WESTERN STATE #3: GEOFF MCFETRIDGE

3.5 Stars
Year Released: 2003
MPAA Rating: Unrated
Running Time: 9 minutes
Click to Expand Credits:

Even if you’re not plugged into the world of modern graphics design, chances are you still may have heard of a guy named Geoff Mcfetridge. If not, then you’ve probably at least seen his brilliance at work in the opening titles of “Adaptation” and “The Virgin Suicides” or in recent X-Games commercials or even in music videos for Samiam and The Avalanches. His work is both unmistakable and unforgettable. Mcfetridge is a shining example of the graphics designer as true artist and has even been showcased in Los Angeles, Paris, and Tokyo as such. The third installment in the superb “Western States” series, Slowtron’s lovingly produced ode to artists with non-traditional approaches, offers a fascinating, if brief, look at this criminally unknown artist. Now that virtuoso music video directors like Michel Gondry, Spike Jonze, and Chris Cunningham are finally getting their due in Palm Pictures’ recent DVD releases, it’s satisfying to see an equally talented graphics artist get his.

You can call Mcfetridge’s work “pop art in the age of technology”, if you like. Simply put, it is characterized by an inclination toward striking, simple imagery and sublime use of universal logos, icons, and slogans. Mcfetridge likes to take common, everyday images and warp them until it is the images themselves and not necessarily their public “message” or functionality that we notice. In effect, he is playing with our perceptions of cultural and civic signposts. And he’s quite good at it. The majority of his work consists of recombining the same, sometimes very personal, images (yetis, guitars, trees, etc.) over and over again in different visual tones and themes. But don’t get the impression that Mcfetridge is some pretentious artist type, too wrapped up in the seriousness of his work to have any fun. Above all else, his various multimedia designs and animations are often funny as hell. If there is an underlying point to his work, the artist himself will readily admit it’s to make people laugh. (You gotta love the X-Games commercial with the motorcycle-riding squirrel that keels over after drinking gasoline. The follow up message of course, is “Do Not Drink Gasoline – Safety First”. Classic stuff!)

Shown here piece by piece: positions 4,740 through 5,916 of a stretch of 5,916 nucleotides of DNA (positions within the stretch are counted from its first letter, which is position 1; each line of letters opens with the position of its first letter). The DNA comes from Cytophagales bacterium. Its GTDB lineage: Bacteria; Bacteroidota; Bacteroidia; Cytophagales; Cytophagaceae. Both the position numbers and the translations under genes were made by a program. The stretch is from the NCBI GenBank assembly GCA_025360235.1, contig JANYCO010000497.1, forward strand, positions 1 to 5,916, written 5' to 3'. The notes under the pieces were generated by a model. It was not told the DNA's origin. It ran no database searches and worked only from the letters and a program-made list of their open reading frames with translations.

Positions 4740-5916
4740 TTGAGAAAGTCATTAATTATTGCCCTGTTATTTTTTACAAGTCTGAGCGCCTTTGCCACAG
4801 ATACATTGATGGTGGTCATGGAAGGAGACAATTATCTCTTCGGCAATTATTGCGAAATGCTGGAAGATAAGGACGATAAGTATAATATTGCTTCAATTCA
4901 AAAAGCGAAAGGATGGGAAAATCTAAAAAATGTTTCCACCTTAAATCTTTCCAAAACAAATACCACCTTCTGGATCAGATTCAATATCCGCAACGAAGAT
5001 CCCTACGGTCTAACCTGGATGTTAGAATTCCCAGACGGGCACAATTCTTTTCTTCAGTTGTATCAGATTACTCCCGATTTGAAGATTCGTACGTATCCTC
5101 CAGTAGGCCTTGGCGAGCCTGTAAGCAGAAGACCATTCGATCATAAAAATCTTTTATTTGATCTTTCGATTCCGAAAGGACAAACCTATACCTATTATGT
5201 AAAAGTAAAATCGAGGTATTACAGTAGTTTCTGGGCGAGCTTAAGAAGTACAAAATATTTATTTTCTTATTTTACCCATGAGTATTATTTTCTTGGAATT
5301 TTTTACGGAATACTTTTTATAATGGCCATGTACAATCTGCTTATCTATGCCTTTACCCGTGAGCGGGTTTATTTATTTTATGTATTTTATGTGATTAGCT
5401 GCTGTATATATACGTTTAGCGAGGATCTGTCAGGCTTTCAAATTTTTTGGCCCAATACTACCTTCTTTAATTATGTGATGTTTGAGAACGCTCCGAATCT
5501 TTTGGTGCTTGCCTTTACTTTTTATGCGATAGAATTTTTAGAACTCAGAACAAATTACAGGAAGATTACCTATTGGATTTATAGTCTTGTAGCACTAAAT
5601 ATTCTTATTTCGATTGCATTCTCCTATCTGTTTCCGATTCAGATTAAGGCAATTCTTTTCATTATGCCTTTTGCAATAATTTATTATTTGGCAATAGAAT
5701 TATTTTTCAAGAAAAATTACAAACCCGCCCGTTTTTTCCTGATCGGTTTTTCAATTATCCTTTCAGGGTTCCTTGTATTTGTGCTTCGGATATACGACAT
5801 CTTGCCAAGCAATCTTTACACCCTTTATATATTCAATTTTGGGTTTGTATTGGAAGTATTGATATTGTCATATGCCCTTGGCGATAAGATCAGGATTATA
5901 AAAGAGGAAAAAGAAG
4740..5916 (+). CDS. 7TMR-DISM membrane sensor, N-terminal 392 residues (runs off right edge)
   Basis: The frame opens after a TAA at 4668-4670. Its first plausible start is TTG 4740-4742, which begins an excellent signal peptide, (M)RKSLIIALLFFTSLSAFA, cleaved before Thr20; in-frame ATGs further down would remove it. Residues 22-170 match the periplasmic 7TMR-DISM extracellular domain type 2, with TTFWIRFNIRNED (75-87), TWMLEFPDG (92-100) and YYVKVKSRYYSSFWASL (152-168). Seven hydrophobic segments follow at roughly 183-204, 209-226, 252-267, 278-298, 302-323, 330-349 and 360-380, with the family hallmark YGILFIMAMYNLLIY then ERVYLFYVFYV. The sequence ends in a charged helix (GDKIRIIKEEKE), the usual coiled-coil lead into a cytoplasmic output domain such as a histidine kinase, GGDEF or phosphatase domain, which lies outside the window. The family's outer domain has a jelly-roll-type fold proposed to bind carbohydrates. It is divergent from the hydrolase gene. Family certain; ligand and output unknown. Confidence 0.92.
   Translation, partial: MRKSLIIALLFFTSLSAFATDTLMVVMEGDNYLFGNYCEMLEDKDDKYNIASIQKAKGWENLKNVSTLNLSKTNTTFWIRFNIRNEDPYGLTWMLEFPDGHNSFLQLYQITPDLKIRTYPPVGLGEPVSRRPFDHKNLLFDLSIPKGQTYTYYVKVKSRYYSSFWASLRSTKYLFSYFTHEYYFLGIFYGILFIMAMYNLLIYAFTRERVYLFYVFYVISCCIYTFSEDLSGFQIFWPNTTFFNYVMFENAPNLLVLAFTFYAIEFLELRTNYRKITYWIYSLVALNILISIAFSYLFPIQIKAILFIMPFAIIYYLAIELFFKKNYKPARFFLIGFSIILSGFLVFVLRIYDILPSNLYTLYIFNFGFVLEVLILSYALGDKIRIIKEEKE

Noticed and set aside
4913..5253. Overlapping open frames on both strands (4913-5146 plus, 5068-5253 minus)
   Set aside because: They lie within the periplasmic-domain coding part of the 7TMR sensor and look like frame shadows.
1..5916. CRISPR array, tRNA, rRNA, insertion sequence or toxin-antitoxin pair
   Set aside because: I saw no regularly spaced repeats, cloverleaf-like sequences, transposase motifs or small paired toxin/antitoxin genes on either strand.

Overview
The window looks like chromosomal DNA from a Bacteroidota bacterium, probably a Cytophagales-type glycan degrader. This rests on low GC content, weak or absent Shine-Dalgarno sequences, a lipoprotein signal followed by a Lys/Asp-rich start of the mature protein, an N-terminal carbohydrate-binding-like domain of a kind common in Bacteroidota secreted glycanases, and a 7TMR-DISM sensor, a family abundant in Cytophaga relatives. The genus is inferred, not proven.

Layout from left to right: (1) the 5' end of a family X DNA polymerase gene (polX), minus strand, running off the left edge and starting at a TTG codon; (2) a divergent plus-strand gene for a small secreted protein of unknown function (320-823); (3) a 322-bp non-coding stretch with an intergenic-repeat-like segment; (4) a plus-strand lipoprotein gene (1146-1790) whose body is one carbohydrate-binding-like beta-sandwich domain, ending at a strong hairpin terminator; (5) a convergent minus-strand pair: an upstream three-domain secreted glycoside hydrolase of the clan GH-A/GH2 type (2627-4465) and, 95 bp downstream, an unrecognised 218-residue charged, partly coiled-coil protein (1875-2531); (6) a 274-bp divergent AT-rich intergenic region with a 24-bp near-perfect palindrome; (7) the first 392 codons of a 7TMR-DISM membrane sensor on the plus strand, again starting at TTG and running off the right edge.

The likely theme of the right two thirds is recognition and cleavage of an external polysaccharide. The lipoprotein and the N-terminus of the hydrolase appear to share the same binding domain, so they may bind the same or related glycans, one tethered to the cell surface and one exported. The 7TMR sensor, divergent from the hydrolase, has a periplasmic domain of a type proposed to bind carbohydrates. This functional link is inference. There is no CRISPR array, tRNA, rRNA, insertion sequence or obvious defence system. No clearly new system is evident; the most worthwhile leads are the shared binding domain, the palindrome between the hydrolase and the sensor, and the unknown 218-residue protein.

Mcfetridge’s art is very much tapped into the “now”. With his seemingly effortless, minimalist approach, he has created some of the most striking imagery to be seen in any modern art museum. Slowtron, the L.A.-based directing team consisting of Eric Helin, Phillip de Vellis, and Andrew Neujahr, have crafted an artful and affectionate glimpse of this too-cool visual stylist. Alas, it is but a glimpse, but I’m most grateful for it.



Posted on January 18, 2004 in Reviews by
Buffer


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